Radically Communitarian Islam
Religion & Liberty Online

Radically Communitarian Islam

Graeme Wood’s excellent piece in The Atlantic has justly been making the rounds for the past week or so. It is well worth reading with a number of insights and points that strike at the heart of the contemporary conflict between modernity and religious violence. I commend “What ISIS Really Wants” to your reading. (Rasha al Aqeedi’s “Caliphatalism,” which looks more closely at the situation in Mosul, makes a great companion read.)

One of the elements of Wood’s piece that stuck out to me was this exchange with a couple of the “ex-members of a banned Islamist group called Al Muhajiroun (The Emigrants)” in London:

[Anjem] Choudary [48, the group’s former leader] said Sharia has been misunderstood because of its incomplete application by regimes such as Saudi Arabia, which does behead murderers and cut off thieves’ hands. “The problem,” he explained, “is that when places like Saudi Arabia just implement the penal code, and don’t provide the social and economic justice of the Sharia—the whole package—they simply engender hatred toward the Sharia.” That whole package, he said, would include free housing, food, and clothing for all, though of course anyone who wished to enrich himself with work could do so.

Abdul Muhid, 32, continued along these lines. He was dressed in mujahideen chic when I met him at a local restaurant: scruffy beard, Afghan cap, and a wallet outside of his clothes, attached with what looked like a shoulder holster. When we sat down, he was eager to discuss welfare. The Islamic State may have medieval-style punishments for moral crimes (lashes for boozing or fornication, stoning for adultery), but its social-welfare program is, at least in some aspects, progressive to a degree that would please an MSNBC pundit. Health care, he said, is free. (“Isn’t it free in Britain, too?,” I asked. “Not really,” he said. “Some procedures aren’t covered, such as vision.”) This provision of social welfare was not, he said, a policy choice of the Islamic State, but a policy obligation inherent in God’s law.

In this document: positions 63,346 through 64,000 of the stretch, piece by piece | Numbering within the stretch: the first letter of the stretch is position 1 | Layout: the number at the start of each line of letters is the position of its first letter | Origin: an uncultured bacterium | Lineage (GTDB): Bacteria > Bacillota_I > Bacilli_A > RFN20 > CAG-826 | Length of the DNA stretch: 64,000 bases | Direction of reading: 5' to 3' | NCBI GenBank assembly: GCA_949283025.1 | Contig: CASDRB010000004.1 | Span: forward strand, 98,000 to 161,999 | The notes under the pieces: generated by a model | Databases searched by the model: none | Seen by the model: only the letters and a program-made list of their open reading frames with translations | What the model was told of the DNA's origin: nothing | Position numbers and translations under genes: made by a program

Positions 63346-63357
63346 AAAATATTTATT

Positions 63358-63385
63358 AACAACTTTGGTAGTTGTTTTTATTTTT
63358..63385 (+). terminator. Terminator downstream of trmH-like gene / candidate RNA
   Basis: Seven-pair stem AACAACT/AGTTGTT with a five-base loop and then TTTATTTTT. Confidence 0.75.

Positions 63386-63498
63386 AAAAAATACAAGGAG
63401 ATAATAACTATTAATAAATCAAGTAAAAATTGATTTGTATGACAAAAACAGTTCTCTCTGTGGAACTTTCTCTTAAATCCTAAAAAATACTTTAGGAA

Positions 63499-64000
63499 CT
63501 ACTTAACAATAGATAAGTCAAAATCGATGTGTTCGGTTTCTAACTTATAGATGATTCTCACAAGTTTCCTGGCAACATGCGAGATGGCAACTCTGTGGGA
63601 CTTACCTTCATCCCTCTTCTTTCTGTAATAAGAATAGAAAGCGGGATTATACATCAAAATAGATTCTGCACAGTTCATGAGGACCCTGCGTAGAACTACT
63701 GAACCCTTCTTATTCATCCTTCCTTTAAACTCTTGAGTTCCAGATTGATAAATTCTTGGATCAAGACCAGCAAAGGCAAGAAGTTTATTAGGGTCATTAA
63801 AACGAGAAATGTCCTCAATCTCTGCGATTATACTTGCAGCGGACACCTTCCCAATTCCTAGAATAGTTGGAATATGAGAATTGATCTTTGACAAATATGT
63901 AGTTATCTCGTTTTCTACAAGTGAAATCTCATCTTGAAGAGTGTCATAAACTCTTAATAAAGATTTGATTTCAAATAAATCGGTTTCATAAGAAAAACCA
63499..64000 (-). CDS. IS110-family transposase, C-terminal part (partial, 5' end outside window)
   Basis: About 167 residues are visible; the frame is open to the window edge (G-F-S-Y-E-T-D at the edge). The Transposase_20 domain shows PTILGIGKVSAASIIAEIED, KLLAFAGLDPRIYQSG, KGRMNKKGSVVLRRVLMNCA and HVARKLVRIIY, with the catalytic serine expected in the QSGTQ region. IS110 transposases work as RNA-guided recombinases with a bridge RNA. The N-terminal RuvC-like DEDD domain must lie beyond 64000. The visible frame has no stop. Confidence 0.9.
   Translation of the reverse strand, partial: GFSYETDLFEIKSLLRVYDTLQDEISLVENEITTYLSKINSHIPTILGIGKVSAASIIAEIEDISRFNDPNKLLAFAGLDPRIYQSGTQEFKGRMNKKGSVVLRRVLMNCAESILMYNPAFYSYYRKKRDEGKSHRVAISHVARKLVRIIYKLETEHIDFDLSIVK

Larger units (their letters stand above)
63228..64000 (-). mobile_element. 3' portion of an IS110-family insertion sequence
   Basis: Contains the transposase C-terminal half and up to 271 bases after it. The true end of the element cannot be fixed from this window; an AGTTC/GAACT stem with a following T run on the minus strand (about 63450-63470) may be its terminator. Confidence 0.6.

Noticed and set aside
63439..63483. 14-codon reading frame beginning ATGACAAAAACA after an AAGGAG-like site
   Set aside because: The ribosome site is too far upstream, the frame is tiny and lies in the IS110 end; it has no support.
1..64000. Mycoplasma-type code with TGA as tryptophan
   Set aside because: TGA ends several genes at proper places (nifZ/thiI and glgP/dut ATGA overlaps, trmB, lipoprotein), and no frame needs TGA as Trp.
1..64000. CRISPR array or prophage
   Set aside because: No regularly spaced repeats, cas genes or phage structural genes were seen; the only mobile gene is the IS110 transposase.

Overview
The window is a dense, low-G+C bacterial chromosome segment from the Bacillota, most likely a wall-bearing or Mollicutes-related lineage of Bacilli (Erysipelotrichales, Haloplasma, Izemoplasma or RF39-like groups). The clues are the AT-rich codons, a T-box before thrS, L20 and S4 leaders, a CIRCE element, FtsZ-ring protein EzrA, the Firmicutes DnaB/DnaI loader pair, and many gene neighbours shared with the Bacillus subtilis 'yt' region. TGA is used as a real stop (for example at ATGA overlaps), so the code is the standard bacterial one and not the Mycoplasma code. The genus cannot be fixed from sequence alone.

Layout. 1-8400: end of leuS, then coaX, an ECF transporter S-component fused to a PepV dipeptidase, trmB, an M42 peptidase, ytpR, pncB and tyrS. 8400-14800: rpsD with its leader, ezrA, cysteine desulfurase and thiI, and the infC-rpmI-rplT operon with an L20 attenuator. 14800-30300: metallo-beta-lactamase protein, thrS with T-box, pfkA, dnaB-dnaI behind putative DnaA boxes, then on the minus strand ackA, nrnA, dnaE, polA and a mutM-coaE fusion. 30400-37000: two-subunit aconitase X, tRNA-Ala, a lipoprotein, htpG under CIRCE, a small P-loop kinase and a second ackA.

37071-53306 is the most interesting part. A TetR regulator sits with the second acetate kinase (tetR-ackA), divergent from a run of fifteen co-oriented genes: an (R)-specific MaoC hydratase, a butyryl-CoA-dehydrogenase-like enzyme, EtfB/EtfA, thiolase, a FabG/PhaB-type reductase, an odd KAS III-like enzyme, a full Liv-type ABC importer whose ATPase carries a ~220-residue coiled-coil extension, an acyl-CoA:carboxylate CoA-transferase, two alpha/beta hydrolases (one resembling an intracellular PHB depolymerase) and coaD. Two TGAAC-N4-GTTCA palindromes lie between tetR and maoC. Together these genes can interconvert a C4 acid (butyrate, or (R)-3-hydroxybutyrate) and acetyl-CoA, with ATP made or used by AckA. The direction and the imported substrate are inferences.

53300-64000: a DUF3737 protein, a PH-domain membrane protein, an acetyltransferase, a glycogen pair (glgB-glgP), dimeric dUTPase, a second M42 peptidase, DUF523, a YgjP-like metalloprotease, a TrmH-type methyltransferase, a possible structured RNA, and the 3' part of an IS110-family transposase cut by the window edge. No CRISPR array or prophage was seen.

The emphasis on “economic justice” construed as “free housing, food and clothing for all” reminded me of a passage in Rev. Robert Sirico’s Defending the Free Market, in which he reflected up on the al-Qaeda attack on the United States on September 11, 2001. Rev. Sirico reads this selection in the video below:

Wood’s piece goes into some detail in describing the differences between al-Qaeda and ISIS, but this radically communitarian aspect of radical Islam seems to be an important point of agreement. Like ISIS, as Sirico writes,

In many people’s minds, Osama bin Laden was simply a holdover from a primitive form of Islam. But if you listen closely to some of the man’s own recorded messages to the world, a more complex portrait emerges. In what may have been his last recorded video message, released after he had been killed and just after the tenth anniversary of the September 11 attack, bin Laden said that “the path to stop the hegemony of capitalism is to carry out a real radical change” so that President Obama “will be liberated, and with him, everyone else, from the hegemony of these corporations.”

We don’t need to decide whether or not this interpretation of Sharia and Islam is authentic to recognize the danger that it represents to Western civilization. To the extent that ISIS’s vision of social justice resonates with the marginalized in the Middle East and across the world, it becomes a major challenge to the legitimacy and potency of Western regimes.

Jordan J. Ballor

Jordan J. Ballor (Dr. theol., University of Zurich; Ph.D., Calvin Theological Seminary) is director of research at the Center for Religion, Culture & Democracy, an initiative of the First Liberty Institute. He has previously held research positions at the Acton Institute and Vrije Universiteit Amsterdam, and has authored multiple books, including a forthcoming introduction to the public theology of Abraham Kuyper. Working with Lexham Press, he served as a general editor for the 12 volume Abraham Kuyper Collected Works in Public Theology series, and his research can be found in publications including Journal of Markets & Morality, Journal of Religion, Scottish Journal of Theology, Reformation & Renaissance Review, Journal of the History of Economic Thought, Faith & Economics, and Calvin Theological Journal. He is also associate director of the Junius Institute for Digital Reformation Research at Calvin Theological Seminary and the Henry Institute for the Study of Christianity & Politics at Calvin University.